Open source software represents everything that is good about technology culture. The concept is simple and oh-so-democratic: Someone starts a thread of software code that will do something useful, like provide an alternate operating system, for example. Then they put their work out there in the public domain and invite like-minded folks to add on to it to increase its capabilities in new areas that contribute to the original utility.

Some amazing applications are emerging from this open source model.

So it got me to thinking… what about applying the same development concept to a motocross track?

The open source track building crew, July 2009.

The open source track building crew, July 2009.

Several years ago, my cousin stumbled across an abandoned MX track out in the sage brush in the small hamlet of Greenwich, Utah. It was clear that it had not been ridden in years, but there was a faded sign posted on the property that read “Go big or go home.” And, oddly enough, a very large and also very faded bra was hung from the sign.

He interpreted the sign to mean that anyone was welcome to ride so long as they actually RODE the track. What does that mean?

Well, the track has three large gap jumps that are no laughing matter for weekend warrior types, like me. The sign seemed to imply that others are welcome to ride so long as they don’t disrespect the track by simply rolling over the big jumps.

My cousin seemed to take the sign’s admonition to heart and harrassed me with exaggerated disapproving head shakes when he saw me slam on my brakes and roll over the big 40-footer.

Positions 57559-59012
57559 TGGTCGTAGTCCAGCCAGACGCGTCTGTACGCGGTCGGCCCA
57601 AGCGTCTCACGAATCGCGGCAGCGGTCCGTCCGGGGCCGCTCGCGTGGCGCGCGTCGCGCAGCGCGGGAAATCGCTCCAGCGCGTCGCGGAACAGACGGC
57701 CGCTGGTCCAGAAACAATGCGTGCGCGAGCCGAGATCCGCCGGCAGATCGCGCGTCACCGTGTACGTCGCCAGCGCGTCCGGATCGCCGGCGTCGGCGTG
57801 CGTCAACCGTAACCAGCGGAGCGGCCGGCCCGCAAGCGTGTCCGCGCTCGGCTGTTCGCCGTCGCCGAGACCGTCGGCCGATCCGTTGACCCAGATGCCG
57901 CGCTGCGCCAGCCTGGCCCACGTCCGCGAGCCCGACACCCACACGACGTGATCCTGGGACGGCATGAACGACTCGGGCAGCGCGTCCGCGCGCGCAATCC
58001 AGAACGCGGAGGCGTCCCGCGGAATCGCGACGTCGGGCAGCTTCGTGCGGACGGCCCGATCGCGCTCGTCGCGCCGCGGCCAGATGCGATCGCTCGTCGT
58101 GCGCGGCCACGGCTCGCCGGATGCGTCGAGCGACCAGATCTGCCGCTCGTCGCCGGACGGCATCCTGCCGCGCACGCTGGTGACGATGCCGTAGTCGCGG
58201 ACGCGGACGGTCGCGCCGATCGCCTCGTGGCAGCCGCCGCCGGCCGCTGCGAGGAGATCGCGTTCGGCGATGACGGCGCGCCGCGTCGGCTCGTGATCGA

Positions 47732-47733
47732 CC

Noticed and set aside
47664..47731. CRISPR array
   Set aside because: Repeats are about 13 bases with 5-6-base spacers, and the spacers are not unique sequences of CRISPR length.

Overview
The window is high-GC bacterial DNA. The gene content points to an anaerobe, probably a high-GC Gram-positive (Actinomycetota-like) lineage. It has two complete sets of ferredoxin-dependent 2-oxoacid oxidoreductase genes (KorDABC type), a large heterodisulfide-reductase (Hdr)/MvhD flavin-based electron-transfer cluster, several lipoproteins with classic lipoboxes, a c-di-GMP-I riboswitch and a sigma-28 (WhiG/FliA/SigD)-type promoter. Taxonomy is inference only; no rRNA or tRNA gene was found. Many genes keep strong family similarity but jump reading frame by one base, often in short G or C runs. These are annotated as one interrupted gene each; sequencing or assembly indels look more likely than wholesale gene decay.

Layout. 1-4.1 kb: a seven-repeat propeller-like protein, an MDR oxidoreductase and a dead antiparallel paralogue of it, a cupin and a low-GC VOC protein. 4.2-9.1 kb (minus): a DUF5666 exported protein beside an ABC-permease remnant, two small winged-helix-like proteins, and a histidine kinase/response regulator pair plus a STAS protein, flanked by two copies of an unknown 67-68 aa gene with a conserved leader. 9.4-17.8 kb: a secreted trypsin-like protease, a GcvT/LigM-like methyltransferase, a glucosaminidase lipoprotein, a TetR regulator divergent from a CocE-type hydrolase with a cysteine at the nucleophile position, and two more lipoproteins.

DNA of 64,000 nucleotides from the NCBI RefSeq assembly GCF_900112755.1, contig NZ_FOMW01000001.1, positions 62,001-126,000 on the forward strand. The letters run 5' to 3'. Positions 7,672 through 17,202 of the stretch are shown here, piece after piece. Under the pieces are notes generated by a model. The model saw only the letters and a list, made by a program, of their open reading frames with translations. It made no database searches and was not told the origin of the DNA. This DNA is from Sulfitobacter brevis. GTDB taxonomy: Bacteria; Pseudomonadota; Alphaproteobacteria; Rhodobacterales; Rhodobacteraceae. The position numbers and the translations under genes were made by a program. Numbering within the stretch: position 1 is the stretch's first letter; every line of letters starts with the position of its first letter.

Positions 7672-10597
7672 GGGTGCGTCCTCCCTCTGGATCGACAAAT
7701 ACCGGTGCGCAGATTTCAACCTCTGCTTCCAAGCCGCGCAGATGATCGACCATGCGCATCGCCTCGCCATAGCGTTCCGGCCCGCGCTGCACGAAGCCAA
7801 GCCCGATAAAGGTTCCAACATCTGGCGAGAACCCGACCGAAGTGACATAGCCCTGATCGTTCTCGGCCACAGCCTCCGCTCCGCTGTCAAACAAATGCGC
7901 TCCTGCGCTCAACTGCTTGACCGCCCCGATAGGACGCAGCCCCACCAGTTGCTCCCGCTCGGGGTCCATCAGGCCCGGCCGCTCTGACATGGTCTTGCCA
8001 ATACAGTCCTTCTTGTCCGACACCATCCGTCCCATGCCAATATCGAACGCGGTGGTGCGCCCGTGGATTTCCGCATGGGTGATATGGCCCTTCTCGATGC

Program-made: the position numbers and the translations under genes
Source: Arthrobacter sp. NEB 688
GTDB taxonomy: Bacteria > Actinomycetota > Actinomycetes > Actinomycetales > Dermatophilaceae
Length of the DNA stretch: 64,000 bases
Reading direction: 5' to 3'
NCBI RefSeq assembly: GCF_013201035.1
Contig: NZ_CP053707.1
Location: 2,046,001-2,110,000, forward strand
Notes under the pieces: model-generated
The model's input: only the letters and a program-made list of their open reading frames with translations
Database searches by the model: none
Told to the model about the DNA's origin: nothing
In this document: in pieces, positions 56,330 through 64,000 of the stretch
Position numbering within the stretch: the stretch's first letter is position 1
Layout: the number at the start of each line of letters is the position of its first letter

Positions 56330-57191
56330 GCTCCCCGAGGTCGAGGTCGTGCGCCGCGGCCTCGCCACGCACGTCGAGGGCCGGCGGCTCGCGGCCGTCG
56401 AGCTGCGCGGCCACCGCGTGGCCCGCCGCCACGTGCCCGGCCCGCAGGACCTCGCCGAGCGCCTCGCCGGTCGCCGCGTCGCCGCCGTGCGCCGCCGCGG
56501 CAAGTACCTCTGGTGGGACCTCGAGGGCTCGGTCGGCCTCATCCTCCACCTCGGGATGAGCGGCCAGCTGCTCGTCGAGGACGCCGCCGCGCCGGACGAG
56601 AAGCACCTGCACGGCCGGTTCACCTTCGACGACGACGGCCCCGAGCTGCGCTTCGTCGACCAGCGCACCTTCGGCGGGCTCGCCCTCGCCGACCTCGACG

“Third gear wide open! Just follow me,” he yelled in disgust.

I had all the small gaps figured out, but there is a huge mental aspect to hitting a big gap jump. It is the closest thing I’ve experienced to running a class V waterfall in that there is a point of no return that you must face without flinching.


If you flich and lose focus once you’ve crossed over the point of no return, really bad things can happen. Like coming up short on the jump landing or missing the must-make line on a waterfall. Here are two examples of what I’m talking about:

It wasn’t just the taunting from my cousin. I wanted to to hit that gap for the sheer thrill and because I don’t like leaving things undone. I knew I could clear it once I got into a flow on the rest of the track. So I put my mouthguard in (figuratively) and started putting in some hot laps, paying careful attention to my corner speed coming out of the turn right before the biggest gap.

The third time around I carried second gear through the final turn and flogged the throttle as I short-shifted up to third. Twenty feet out from the takeoff I was wide open and closing way too fast to do anything but embrace my leap into the void.

Welcome to the point of no return.

Given to fly.

Given to fly.

I made that gap, touching down softly 40 feet after taking off. But I digress. This is a post about open source track building.

We grew to love that abandoned track, big scary jumps and all. But we felt it could be improved in a few spots. My cousin put together a Visio drawing of where he wanted to add some value. Then we borrowed a tractor, formed a shovel brigade and went to work on adding to what was already a great track.

That was all two years ago.

This year we show up for our first session of the season and we find that someone else (no ideas who) has added an altogether new section–and it is hardcore! Big jumps and long whoops. Very nice, but it still needs polishing. Which is to say, it needs to be ridden–a lot.

So get your mouthguard out and blow the dust off your dirt bike and get on down to Greenwich, Utah. Old Schoolhouse Road to be exact. You’ll spot the 40-foot gap jump emerging out of the sage brush.

Oh, and bring a shovel.